Burkinis: yes or no? This diatribe brought to my mind the years of “common decency” in my own country, that is Italy. Some of you might wonder what this is. In the 70’s and 80’s, in Italy began to appear billboards advertising audacious films, that is, films in which eroticism found expression in pictures of naked backsides. Female police first (in 1981), then the Flying Squad basically covered nudity with paper panties because it was considered to be obscene and at odds with “common decency”. Those years, one ought to remind, are the same when honor killing and shotgun wedding were finally abrogated (on 5 September 1981).
It took a lot to erase the infamy of “honor killing” and of the “shotgun wedding” in Italy. The Italian Parliament abrogated the “criminal weight of the cause of honor”, a tremendous, backward, and humiliating disposition, especially for the women who were its privileged victims. It was a “legislative residue” of the Rocco Code (which dated back to the twenties), in force since Fascism, and in stark contradiction with the New Family law and divorce, in force for some time in the Italian legislation.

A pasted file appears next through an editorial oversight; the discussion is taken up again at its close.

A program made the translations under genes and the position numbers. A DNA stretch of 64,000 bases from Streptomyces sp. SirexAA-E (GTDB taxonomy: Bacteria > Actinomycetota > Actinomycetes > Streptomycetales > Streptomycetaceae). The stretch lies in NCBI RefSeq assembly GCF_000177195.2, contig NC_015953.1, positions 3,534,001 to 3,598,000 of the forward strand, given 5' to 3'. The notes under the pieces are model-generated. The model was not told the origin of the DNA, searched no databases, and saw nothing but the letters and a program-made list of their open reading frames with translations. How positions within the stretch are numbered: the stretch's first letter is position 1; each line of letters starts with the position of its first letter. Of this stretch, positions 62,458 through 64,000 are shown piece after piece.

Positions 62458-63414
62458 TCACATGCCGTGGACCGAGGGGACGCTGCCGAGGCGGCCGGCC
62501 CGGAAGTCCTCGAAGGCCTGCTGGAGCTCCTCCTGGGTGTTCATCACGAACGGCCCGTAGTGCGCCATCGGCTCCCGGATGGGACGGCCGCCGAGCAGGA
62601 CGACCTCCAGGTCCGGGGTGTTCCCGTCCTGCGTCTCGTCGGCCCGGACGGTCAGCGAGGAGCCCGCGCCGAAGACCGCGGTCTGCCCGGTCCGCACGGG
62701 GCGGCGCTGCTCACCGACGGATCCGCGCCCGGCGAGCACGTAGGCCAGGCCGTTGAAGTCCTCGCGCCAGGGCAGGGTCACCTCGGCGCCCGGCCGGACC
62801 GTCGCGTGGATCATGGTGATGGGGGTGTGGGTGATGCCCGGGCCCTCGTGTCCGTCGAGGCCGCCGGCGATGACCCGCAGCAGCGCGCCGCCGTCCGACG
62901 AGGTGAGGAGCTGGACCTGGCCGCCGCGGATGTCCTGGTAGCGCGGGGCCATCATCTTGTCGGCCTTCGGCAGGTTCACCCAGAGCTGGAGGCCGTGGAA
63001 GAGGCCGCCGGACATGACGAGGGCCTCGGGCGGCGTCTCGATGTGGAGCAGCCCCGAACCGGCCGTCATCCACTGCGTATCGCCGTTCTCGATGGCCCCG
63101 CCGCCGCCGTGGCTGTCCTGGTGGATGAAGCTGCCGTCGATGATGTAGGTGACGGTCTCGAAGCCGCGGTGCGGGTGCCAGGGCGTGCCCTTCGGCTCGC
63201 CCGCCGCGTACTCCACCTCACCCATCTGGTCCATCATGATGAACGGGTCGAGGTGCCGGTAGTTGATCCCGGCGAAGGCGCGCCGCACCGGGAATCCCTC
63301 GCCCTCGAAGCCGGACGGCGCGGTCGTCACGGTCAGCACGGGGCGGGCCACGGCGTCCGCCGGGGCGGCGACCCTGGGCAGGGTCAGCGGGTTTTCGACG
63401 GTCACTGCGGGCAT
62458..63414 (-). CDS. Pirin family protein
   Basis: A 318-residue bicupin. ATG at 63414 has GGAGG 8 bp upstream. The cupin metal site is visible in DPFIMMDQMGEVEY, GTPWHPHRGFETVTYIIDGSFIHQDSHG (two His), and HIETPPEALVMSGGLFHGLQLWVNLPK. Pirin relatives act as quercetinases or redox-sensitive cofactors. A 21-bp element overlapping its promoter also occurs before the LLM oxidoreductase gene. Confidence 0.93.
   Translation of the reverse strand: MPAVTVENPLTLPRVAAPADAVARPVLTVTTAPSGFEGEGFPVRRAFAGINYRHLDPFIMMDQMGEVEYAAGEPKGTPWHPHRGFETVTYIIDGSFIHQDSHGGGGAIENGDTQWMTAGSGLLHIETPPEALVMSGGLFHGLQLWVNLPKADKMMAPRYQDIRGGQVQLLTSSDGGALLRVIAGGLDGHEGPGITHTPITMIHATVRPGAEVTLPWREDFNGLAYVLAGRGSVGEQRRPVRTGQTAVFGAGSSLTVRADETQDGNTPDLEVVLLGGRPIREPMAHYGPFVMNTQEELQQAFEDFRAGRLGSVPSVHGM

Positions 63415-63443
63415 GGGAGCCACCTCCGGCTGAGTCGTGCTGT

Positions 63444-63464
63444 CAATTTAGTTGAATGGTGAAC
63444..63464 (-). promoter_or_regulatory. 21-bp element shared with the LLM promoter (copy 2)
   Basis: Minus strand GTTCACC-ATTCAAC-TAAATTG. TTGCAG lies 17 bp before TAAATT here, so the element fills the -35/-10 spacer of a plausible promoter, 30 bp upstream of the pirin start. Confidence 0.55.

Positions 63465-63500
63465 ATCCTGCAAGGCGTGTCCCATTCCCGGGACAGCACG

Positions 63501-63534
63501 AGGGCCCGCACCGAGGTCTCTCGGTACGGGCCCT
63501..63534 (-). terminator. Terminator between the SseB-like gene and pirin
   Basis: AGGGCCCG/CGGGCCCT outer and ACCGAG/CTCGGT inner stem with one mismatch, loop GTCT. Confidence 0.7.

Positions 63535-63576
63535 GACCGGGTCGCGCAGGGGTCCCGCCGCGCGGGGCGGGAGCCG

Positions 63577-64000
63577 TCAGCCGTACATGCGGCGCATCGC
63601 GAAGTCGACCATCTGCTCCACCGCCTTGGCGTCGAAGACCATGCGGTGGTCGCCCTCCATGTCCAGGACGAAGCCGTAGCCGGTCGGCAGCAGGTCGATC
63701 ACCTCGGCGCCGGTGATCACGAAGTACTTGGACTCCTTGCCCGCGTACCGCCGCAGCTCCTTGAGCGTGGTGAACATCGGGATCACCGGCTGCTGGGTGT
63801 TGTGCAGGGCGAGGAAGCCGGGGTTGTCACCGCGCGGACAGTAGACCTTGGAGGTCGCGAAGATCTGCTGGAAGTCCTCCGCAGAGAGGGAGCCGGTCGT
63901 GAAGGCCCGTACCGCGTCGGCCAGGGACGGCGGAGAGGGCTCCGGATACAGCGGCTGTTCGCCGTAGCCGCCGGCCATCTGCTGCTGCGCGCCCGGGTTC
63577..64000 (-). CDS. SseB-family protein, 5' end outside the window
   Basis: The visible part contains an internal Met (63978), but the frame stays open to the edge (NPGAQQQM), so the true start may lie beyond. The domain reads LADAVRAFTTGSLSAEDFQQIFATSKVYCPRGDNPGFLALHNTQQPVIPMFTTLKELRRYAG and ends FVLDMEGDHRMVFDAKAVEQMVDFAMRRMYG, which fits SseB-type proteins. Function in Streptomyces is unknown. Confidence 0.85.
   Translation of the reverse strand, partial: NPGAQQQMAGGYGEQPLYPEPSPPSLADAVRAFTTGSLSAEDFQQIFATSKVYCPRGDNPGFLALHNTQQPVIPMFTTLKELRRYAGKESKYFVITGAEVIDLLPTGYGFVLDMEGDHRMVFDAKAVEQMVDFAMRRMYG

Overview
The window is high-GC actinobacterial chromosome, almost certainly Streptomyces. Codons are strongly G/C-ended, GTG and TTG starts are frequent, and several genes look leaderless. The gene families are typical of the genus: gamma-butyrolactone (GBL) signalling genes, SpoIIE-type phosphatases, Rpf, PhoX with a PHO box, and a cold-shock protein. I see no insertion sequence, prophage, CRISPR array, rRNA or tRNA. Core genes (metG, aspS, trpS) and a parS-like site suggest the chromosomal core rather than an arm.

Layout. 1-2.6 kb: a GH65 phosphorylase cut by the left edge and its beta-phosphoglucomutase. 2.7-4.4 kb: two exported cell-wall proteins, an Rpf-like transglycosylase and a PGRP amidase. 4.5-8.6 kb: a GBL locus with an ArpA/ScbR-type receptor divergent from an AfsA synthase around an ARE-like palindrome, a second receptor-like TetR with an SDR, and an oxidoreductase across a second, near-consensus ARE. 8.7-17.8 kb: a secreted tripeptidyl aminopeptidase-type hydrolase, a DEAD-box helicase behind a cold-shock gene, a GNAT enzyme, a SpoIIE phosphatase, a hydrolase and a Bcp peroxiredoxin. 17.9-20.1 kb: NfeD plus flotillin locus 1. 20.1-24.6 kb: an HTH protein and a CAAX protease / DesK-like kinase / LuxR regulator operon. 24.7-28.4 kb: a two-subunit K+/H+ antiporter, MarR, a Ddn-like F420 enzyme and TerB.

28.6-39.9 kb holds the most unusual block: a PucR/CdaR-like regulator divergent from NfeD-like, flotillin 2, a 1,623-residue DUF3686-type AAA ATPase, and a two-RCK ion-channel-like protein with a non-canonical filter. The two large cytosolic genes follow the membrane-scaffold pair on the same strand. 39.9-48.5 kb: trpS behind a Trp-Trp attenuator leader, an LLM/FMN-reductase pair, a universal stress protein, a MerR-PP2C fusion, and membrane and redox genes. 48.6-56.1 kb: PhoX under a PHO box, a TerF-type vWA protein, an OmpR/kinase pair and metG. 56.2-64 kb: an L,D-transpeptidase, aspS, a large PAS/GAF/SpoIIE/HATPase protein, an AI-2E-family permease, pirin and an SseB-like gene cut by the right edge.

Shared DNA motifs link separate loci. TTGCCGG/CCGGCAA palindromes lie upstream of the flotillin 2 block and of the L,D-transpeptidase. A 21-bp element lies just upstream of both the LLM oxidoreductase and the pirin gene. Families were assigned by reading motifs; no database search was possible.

Now, we are discussing burkinis: from the excessively nude to the excessively covered. The thing would put a smile on our face if there were no political implications to it and if the country of Liberté, Égalité, Fraternité (Liberty, Equality, Fraternity) – to cite the famous motto of the time of the French Revolution -, had not decided to impose heavy fines on the “excessively dressed” women on the beach.
Some people wants to apply them also in Italy and our Minister Alfano, more concerned about terrorism than by black mantles on our beaches, has wisely – as I see it – passed the buck. I believe that, after a summer with numerous spills on the beaches, airports and ports under rigorous surveillance, and with a shaky economy, which promises a further worsening of the already tragic situation we have been witnessing in the last few years, “burkinis” are the last thing on the Italians’ mind.